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Why Hurrell is heart and soul of Titans

Twelve months ago he was a Warriors discard with a reputation of being more fun-loving than hard-working but such has been Konrad Hurrell's influence since joining the Titans that teammates now describe him as the "heart and soul" of the team.

A serial prankster with a perennial broad smile and bouffant of hair to give the holder of the Guinness Book of World Records' largest male afro a run for his money, it's easy to see Hurrell as little more than comic relief but his wholehearted performances throughout 2017 have earned him widespread respect within the playing group.

In a team that is second last for metres made Hurrell is punching out an average of 152 metres per game, trails only prop Jarrod Wallace for average number of carries per game and leads the team for tries scored with eight.

But more than planting four-pointers before blowing a kiss to his mum, it is power-packed charges from deep within the Titans' half to get his team on the front foot that his teammates most appreciate.

"I get to play outside him so I'm probably a bit biased but I think he's the heart and soul of our team," said winger Anthony Don.

"He provides so much punch with his carries and his energy is so good, it takes at least four people to tackle him each time.

"You know what you're going to get with Koni week in and week out and he's proved to be one of our best players this year.

"He's always laughing and always smiling and gets on with everyone in the team. He's a joy to play with."

With the team struggling to put wins together in bunches this season Hurrell's infectious nature and high-pitched squeal of a laugh is the perfect stress relief, his propensity for pulling pranks catching out plenty of his teammates during the course of the season.

"No matter how down we get he's always happy," says five-eighth Tyrone Roberts.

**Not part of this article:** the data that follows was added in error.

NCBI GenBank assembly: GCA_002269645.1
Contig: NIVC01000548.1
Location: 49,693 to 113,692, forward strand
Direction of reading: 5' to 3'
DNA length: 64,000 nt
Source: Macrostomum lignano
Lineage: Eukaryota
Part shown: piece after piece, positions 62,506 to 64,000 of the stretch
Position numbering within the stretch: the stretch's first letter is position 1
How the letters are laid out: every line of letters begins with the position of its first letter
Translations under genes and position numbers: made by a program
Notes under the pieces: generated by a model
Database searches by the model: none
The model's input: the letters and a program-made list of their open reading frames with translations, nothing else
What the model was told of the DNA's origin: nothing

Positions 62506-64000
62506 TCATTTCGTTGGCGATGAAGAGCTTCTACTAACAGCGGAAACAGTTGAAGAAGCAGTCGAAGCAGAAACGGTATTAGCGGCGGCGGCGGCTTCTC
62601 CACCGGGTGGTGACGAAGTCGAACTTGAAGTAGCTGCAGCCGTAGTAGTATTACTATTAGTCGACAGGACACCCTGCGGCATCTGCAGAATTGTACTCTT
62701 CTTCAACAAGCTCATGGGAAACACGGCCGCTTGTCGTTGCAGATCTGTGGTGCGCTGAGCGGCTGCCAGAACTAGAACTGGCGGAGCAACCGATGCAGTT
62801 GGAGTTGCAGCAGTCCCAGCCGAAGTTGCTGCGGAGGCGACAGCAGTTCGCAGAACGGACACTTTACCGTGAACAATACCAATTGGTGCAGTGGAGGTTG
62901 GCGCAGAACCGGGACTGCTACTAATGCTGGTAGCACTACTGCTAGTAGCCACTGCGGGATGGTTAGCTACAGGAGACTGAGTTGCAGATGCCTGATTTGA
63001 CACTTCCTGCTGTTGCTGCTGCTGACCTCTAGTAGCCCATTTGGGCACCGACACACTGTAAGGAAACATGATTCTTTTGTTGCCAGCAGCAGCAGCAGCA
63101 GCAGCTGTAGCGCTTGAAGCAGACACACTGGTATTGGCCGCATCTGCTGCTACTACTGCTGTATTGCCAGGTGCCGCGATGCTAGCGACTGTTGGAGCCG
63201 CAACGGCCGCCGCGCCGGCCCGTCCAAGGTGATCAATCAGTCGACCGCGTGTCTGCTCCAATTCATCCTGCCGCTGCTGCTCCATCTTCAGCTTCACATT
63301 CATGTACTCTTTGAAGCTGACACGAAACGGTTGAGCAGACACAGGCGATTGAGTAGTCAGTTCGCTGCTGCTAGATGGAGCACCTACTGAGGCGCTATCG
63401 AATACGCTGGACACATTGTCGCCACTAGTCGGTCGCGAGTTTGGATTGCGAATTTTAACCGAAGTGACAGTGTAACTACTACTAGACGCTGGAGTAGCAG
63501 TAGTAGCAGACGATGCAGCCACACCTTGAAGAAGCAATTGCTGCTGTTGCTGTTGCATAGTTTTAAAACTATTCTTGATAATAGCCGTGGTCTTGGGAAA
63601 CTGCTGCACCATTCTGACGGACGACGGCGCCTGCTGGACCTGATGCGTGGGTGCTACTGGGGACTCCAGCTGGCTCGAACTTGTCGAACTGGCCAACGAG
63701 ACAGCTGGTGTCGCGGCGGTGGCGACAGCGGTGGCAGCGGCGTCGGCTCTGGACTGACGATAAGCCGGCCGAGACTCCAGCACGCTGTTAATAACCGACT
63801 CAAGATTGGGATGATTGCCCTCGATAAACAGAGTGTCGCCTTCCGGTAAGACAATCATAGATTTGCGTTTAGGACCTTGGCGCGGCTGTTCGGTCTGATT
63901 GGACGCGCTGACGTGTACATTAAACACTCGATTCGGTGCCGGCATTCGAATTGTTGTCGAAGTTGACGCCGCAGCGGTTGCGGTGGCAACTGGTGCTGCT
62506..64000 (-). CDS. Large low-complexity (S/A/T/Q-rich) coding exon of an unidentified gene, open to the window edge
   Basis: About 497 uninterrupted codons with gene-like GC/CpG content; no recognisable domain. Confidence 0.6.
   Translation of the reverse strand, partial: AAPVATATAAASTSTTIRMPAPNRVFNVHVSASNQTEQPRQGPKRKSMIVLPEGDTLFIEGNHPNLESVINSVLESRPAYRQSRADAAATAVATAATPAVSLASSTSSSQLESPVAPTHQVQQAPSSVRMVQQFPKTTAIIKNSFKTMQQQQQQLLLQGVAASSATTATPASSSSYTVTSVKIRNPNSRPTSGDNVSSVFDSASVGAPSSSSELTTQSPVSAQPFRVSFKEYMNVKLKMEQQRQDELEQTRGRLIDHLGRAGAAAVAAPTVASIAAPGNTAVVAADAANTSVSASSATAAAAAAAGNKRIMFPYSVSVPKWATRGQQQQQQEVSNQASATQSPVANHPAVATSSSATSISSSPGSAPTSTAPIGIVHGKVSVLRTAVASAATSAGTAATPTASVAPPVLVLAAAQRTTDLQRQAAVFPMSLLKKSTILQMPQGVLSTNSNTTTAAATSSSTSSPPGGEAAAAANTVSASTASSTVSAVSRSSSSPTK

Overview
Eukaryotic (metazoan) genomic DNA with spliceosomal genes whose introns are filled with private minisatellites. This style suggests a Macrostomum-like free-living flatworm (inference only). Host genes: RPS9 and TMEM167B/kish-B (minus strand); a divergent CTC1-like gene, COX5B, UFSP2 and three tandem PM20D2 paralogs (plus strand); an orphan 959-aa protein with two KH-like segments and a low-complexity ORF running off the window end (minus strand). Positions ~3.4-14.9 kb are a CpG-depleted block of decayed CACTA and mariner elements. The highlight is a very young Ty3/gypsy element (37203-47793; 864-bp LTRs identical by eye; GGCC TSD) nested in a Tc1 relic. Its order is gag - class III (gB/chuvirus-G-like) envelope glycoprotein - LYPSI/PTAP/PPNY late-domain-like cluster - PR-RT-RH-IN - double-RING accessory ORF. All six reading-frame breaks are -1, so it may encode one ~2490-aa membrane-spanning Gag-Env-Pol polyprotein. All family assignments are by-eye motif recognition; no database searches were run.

"He doesn't take too much in. He just keeps us happy, makes us humble and when he's down when he's not playing good we know.

"I heard him say something on the radio that he'd let his mum down and that's the kind of person he is. He doesn't like to let the boys down. When he's smiling we know he's going to have a big game."

The incident Roberts is referring to was Hurrell's angry outburst against the referees in the Round 15 clash with the Rabbitohs where he disputed a lost ball in the ruck, shot out of the defensive line that gave Souths the space in which to score and then further remonstrated with the match officials.

It was an uncharacteristic display of anger and once which earned a stronger rebuke from his mother than it did coach Neil Henry.

"Neil was more professional, Mum was a bit more over-the-top, family grilling," recalls Hurrell.

"I gave her a call and said, 'Hi, how are you?' and straight into it; 'What happened to you? You're face wasn't that nice!' So I Iearned from it and just got to move on."

It was a rare moment when his boundless passion got the better of him but given it is the essence of who he is it's not something that anyone wants to limit.

He is the king of the kids, and has become extremely active in the Gold Coast community working with junior clubs and disadvantaged kids and is the Titan every fan wants a photo with.

He signed a two-year contract extension before the 2017 season kicked off and says every game that he gets to play for the Titans is a blessing he won't ever take for granted.

"For me to play bad or not do my job I get a bit angry about it because the opportunity is there and I'm not taking it," Hurrell said.

"Playing alongside these boys is a dream come true and I don't take any opportunity for granted.


"I'm blessed to be a part of the team and one part of me loving the game is playing with the heroes I look up to and getting amongst them and taking every opportunity."



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National Rugby League respects and honours the Traditional Custodians of the land and pay our respects to their Elders past, present and future. We acknowledge the stories, traditions and living cultures of Aboriginal and Torres Strait Islander peoples on the lands we meet, gather and play on.

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